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The denominator of the fraction will always be positive. The direction of the force is therefore determined completely by the numerator. Looking at the numerator only, we obtain The minimum possible value for x will be exactly equal to d when the two dipoles are touching. Even in this case, the quantity (3x 2 – d 2 ) will be positive. For all values of x and d, therefore, the numerator will be positive and the net force on the left dipole will be to the right. A similar analysis of the net force on the right dipole will yield the same net force to the left, indicating an attractive interaction between the two dipoles.

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As illustrated in Figure and below, an electric field is produced on the axis of a uniformly charged ring of radius a and total charge Q, at point P a distance x away from the center of the ring. If the charge Q is then spread uniformly into a disk of the same radius at the same location, the electric field at point P a distance x away from the center of this disk will be a) less than for the ring, b) greater than for the ring, c) the same as for the ring, or d) impossible to determine. QUICK QUIZ 23.4 (For the end of section 23.5)

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QUICK QUIZ 23.4 ANSWER (b). As demonstrated in Example 23.8, the electric field on the axis of the ring is due to the charge elements of the ring, all a distance r from point P. In order to visualize the situation, one could approximate the infinite number of infinitesimal charge elements as a finite number of charge elements that add up to the total charge Q. For example, if there were 1000 charge elements, each element would have the same charge of Q/1000. If one were to flatten the ring into a disk and in essence fill up the hole in the ring, except for the outer elements, these charge elements would now be distributed closer to point P than for the ring. In addition, the component of the electric field along the axis would be greater for charge elements closer to the center of the disk. Both of these conditions would produce a larger electric field at point P.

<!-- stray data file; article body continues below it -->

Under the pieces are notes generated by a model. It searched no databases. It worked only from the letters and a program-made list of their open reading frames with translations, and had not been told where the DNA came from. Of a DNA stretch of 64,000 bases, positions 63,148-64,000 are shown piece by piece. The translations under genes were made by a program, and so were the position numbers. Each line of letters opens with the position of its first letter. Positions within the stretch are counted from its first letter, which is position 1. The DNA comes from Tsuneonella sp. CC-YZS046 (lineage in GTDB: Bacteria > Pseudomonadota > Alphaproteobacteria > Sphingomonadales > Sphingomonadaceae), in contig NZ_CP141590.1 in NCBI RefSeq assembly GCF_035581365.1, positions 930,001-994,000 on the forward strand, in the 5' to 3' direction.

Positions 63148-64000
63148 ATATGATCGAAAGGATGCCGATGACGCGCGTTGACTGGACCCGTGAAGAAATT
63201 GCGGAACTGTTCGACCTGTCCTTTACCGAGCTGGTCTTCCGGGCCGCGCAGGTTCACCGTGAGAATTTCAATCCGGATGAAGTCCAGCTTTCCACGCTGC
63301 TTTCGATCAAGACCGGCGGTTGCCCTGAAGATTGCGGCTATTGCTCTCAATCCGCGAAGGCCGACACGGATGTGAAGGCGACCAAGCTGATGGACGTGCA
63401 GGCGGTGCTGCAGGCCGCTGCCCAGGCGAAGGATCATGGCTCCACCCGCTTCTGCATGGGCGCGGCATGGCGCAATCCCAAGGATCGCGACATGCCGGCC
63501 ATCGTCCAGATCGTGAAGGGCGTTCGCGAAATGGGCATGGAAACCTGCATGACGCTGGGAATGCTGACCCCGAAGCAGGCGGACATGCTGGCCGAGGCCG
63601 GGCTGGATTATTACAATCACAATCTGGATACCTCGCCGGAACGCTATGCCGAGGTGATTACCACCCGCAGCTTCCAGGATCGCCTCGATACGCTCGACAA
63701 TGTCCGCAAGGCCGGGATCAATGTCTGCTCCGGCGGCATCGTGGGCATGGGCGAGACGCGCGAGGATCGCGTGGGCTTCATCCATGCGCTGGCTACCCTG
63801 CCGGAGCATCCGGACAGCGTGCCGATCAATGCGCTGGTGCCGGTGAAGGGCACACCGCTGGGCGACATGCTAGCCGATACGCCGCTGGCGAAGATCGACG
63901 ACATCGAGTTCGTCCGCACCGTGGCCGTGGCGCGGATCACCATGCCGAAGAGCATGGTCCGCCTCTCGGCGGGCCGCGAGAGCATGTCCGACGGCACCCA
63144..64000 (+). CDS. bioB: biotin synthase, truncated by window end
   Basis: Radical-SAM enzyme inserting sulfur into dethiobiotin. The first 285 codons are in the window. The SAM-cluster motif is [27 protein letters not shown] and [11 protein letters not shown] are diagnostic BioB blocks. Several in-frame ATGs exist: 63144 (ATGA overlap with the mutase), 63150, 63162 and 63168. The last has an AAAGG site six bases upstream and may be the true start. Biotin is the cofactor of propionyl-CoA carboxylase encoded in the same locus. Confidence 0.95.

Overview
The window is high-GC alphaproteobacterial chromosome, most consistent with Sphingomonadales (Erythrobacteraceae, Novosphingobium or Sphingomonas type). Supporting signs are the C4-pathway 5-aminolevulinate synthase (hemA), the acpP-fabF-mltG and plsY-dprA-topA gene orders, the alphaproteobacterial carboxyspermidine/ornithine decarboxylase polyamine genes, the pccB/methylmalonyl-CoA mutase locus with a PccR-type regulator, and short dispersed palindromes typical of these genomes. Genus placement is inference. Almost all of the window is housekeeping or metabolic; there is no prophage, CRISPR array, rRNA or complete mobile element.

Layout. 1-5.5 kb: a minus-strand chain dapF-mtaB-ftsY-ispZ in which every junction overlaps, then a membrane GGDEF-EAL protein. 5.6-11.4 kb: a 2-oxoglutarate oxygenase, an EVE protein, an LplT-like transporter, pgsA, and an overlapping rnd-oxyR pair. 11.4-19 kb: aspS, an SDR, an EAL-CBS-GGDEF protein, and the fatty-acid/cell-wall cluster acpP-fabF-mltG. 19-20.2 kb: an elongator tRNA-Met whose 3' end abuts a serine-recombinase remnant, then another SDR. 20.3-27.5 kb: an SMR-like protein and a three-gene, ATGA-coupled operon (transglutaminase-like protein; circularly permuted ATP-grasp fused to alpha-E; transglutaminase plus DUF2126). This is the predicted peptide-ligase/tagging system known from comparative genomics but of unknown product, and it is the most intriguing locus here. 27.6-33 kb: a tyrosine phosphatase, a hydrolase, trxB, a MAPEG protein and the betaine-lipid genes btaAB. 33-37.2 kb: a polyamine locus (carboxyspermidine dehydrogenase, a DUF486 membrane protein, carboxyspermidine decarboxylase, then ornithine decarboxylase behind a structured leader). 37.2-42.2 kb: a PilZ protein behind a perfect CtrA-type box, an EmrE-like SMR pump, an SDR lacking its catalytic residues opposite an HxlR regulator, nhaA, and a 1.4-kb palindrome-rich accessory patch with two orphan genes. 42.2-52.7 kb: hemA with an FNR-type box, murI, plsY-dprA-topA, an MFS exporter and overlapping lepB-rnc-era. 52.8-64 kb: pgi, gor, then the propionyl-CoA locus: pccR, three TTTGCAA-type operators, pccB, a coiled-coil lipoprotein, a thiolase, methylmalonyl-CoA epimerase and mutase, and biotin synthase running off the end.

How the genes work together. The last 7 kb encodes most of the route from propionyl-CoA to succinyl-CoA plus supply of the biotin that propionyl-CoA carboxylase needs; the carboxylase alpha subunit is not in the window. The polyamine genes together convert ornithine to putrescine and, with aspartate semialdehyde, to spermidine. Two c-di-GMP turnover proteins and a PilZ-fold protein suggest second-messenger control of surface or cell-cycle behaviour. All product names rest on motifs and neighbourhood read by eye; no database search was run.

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In an experiment similar to the one pictured below, an electron is projected horizontally at a speed v i into a uniform electric field pointing up. The magnitude of the total vertical deflection, y e, of the electron is measured to be 1 mm. The same experiment is repeated with a proton (whose mass is 1840 times that of the electron) that is also projected horizontally at a speed v i into the same uniform electric field. The magnitude of the total vertical deflection, y p, for the proton will be a) 1840 mm, b) 1/1840 mm, c) mm, d) 1/(1840) 2 mm, or e) the same as the electron, 1 mm, since the gravitational forces and therefore mass make negligible contributions to the situation. QUICK QUIZ 23.5 (For the end of section 23.7)

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QUICK QUIZ 23.5 ANSWER (b). From Equation 23.17, y = -eEt 2 /2m, the vertical deflection is inversely proportional to the mass. The time spent in the electric field is completely determined by the initial horizontal speed, which is the same for each particle. Therefore, the deflection is completely determined by the mass and for the proton will be 1/1840 times as much as for the electron.